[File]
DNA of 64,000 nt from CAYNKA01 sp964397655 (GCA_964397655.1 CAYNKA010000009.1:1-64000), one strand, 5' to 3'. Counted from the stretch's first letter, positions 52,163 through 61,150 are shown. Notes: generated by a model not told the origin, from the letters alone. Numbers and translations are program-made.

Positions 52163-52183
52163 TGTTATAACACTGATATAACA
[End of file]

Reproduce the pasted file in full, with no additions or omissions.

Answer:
DNA of 64,000 nt from CAYNKA01 sp964397655 (GCA_964397655.1 CAYNKA010000009.1:1-64000), one strand, 5' to 3'. Counted from the stretch's first letter, positions 52,163 through 61,150 are shown. Notes: generated by a model not told the origin, from the letters alone. Numbers and translations are program-made.

Positions 52163-52183
52163 TGTTATAACACTGATATAACA